And here is ours. I waited to take the photograph until we got home where I could choose a neutral background.  This one is small as the pot is only about 3" in diameter.  Even so, it's hard to really pick out the different plants.  The background grasses are spiky, one low plant (ginger on the left) has a glossy, round leaf, and the other plant in the front has a more lobed leaf.  All soil has been covered with moss.

Wednesday, July 18, 2018

Lancaster PA Painting Finished

Well, I can't decide on the name of this one, but the painting is finished.  Sharon had a few suggestions, and I had a few areas on which I wanted to work.  By the end of class, we agreed that it was done.

This is what I had posted yesterday.  The painting appears darker in this photo than it does in the final version, but that was merely the vagaries of my editing.

This is the finished version.

Now, if I could only figure out the title!

Tuesday, July 17, 2018

Lancaster PA- Painting

Much to my dismay, it appears that I have taken only one photo of my current painting although I have spent three days on it. I thought this subject would soothe my amour propre (a fancy way of saying "pride") after my disappointment with Splash!  If you remember, that was not a success, and my confidence took a hit.  So I really wanted to work on something that had a chance of turning out well.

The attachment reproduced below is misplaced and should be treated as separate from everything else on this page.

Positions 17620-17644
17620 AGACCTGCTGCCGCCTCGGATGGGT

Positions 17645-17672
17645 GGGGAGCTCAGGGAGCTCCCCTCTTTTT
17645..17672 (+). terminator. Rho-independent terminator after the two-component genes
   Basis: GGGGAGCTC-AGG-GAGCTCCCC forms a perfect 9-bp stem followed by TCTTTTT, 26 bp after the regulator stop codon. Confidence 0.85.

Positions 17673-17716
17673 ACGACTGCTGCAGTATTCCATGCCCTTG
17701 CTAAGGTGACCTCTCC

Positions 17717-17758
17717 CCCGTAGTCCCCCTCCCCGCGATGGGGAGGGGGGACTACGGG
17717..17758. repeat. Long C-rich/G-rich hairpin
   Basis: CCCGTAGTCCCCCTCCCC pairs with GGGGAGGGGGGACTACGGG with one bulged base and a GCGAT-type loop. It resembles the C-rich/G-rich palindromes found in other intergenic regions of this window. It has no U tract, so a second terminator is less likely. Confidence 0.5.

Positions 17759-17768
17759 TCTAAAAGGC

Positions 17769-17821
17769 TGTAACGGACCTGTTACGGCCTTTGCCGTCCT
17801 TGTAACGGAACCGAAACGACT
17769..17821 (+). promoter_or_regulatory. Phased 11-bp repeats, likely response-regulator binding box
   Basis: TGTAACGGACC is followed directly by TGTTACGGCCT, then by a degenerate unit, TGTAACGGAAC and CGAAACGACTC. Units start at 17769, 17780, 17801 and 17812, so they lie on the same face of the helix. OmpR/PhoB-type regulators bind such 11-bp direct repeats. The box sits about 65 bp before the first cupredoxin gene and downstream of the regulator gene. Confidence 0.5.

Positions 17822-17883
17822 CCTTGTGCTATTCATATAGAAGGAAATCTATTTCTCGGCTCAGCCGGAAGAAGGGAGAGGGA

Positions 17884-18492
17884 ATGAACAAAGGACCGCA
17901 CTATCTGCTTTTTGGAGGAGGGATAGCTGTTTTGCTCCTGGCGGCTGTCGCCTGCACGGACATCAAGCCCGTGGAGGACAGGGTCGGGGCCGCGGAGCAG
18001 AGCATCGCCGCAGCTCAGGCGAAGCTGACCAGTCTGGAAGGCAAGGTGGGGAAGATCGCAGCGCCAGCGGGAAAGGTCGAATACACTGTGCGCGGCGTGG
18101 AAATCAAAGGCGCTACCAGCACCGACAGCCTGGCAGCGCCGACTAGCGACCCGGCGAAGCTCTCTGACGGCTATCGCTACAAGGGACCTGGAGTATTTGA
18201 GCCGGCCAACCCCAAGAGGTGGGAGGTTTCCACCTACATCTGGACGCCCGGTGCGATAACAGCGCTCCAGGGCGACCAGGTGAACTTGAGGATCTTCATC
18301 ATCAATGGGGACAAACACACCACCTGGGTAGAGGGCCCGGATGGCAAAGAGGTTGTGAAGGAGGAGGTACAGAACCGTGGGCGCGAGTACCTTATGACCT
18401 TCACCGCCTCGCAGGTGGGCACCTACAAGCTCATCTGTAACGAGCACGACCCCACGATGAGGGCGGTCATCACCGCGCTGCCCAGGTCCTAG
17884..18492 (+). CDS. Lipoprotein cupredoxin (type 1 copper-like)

Success does help!

Today was my third day of work on this one and that's because one - two hours is my limit for three reasons.  One, I try to work all over the surface and lay down an undercolor of pale color for the entire subject.  Second, once that is done, the surface is damp to down right wet and has to dry.  Third, it provides me with the time to look the work with a critical lens and really think about what comes next or what should be changed.

And writing this blog is also helpful.  I've always found that for me writing requires concentrated thought which results in an exploration of how I really think or feel.